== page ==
Book of Doubts & Demons (and Sometimes Rebuttals)

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In Bird by Bird: Some Instructions on Writing and Life, Anne Lamott provided some auspicious advice about quieting negative voices in your head so that you can get down to work (among many other things; if you want to/already write, I cannot recommend her book highly enough).

“Close your eyes and get quiet for a minute, until the chatter starts up. Then isolate one of the voices and imagine the person speaking as a mouse. Pick it up by the tail and drop it into a mason jar. Then isolate another voice, pick it up by the tail, drop it in the jar. And so on. Drop any high-maintenance parental units, drop in any contractors, lawyers, colleagues, children, anyone who is whining in your head.

“Then put the lid on, and watch all these mouse people clawing at the glass, jabbering away, trying to make you feel like shit because you won’t do what they want—won’t give them more money, won’t be more successful, won’t see them more often.

“Then imagine that there is a volume-control button on the bottle. Turn it all the way up for a minute, and listen to the stream of angry, neglected, guilt-mongering voices. Then turn it all the way down and watch the frantic mice lunge at the glass, trying to get at you. Leave it down, and get back to your shitty first draft.”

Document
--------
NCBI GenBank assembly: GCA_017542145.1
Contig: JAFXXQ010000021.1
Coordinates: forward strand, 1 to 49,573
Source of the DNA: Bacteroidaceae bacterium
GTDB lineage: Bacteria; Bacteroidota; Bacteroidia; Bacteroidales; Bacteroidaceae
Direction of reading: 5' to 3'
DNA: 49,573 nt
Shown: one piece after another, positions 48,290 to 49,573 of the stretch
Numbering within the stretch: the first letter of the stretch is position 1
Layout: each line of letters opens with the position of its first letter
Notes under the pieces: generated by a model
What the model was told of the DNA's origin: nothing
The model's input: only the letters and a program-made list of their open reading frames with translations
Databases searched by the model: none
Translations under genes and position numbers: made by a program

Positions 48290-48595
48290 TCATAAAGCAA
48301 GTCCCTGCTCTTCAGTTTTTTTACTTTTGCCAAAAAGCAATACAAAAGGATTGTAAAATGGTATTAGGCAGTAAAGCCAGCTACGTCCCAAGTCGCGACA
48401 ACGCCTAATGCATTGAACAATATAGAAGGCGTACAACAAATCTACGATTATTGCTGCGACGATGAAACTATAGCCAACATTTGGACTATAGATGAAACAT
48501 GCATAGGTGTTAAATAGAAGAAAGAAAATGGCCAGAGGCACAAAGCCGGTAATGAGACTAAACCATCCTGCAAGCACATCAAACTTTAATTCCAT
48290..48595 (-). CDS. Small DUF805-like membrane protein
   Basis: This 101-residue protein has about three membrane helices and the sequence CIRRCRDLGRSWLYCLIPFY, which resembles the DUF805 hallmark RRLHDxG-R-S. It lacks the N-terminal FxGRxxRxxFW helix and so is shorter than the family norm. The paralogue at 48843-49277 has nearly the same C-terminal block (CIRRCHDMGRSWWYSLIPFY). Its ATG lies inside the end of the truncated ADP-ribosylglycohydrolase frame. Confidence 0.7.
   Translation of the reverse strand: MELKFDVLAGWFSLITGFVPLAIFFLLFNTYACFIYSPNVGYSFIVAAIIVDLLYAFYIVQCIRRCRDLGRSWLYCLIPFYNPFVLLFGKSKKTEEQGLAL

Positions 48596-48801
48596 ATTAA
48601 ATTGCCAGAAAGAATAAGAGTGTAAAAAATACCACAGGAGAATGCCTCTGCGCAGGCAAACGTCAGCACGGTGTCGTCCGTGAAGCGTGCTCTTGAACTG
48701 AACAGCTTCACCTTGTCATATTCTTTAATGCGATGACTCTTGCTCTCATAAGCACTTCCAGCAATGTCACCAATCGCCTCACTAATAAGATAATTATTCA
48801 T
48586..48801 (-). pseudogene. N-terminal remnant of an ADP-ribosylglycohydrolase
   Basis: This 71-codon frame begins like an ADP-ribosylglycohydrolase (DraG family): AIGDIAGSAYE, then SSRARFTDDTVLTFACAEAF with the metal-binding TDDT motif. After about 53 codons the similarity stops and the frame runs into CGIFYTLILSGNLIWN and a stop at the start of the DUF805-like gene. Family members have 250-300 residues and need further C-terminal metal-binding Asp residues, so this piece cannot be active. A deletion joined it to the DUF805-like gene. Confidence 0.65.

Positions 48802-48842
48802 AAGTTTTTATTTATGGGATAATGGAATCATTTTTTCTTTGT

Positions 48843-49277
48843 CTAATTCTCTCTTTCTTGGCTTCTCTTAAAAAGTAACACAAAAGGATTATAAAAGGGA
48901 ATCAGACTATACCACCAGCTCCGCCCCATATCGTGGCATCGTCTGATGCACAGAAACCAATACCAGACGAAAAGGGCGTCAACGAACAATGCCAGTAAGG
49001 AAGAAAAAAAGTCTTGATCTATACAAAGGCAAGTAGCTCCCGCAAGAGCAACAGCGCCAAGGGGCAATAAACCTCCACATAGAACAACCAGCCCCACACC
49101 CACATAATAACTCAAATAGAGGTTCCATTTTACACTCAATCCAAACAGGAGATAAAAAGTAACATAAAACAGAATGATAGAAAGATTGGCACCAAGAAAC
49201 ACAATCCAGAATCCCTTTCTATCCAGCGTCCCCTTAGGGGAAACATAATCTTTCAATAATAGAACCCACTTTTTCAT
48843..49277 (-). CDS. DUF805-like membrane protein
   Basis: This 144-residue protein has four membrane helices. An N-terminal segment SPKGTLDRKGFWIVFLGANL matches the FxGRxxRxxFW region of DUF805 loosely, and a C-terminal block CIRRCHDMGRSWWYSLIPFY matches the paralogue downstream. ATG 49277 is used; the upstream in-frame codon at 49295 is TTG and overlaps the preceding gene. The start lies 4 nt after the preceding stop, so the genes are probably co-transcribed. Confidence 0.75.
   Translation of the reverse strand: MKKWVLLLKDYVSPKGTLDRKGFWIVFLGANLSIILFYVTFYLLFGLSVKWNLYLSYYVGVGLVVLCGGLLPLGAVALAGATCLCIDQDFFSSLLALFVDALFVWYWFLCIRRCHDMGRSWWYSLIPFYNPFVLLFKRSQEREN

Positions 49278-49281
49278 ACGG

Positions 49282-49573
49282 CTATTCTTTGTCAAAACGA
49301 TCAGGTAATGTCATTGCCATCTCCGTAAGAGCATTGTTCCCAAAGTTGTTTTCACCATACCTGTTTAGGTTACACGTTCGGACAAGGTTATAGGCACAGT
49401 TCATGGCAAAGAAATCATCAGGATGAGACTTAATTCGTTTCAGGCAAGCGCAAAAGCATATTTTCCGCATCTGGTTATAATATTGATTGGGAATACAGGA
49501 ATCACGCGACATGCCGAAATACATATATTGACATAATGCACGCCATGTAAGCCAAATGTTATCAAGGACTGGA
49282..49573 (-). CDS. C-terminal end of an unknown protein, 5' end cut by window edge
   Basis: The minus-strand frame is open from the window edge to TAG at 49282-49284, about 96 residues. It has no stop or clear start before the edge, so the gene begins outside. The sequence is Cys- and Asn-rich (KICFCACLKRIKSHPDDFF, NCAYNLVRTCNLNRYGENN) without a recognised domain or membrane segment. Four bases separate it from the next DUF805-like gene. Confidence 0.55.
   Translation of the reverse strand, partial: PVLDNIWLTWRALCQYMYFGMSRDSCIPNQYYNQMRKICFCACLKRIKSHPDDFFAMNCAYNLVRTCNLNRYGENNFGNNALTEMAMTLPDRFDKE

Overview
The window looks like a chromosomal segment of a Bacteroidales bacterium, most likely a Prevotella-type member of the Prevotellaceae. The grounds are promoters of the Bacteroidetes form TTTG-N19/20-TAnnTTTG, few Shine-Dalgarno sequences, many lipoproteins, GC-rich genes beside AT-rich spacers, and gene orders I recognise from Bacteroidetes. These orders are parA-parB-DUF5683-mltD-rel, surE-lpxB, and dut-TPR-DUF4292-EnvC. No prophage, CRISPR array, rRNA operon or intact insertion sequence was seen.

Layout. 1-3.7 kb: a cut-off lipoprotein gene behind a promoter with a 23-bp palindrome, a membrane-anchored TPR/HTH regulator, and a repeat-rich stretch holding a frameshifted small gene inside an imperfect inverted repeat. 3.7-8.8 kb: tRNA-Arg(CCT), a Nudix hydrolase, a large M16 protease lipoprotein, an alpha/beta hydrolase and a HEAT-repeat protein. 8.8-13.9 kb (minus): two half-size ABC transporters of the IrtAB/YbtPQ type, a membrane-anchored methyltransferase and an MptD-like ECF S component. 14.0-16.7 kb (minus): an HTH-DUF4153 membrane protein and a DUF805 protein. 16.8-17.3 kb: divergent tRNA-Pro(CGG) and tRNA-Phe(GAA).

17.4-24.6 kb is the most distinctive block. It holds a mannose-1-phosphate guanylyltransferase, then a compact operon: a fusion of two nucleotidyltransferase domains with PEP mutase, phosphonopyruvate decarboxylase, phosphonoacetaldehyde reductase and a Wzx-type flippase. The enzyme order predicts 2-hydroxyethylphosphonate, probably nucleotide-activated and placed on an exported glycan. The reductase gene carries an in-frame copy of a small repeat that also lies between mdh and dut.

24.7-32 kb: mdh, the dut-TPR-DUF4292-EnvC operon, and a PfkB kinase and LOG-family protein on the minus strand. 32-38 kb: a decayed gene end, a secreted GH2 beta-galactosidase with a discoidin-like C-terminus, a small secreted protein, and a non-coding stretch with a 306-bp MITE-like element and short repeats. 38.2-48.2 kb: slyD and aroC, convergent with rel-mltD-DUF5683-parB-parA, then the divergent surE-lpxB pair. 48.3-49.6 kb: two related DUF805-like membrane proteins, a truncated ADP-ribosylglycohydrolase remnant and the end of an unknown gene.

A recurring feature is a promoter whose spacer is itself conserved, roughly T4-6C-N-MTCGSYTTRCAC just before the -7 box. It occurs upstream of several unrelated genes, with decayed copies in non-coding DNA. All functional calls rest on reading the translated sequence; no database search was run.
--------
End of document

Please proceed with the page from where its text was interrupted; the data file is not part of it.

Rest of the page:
I really loved her advice, but most of the negativity in my head is not typically from the voices of specific other people.  So, I revised the plan.  Instead, I am going to battle the words themselves, on my territory – the page.  For this reason, I have created a Book of Doubts & Demons (and Sometimes Rebuttals).
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I started this Book of Doubts & Demons and wrote the first fifteen entries on Sunday.  Given its personal nature, I was unsure that I wanted to share it with other people, but perhaps the idea could be useful for someone else.  I’m interested to hear your techniques too!  How do you moderate your own interior trolls?

Additionally, I’m trying to complement the book with mindfulness exercises (awareness, sustained attention, focus on the present, and especially – nonjudgmental acceptance).  I highly recommend this Yale course (Human Emotion 18.2: Emotions and Health II (Mindfulness)) by professor Jane Gruber if you would like to learn more about that also.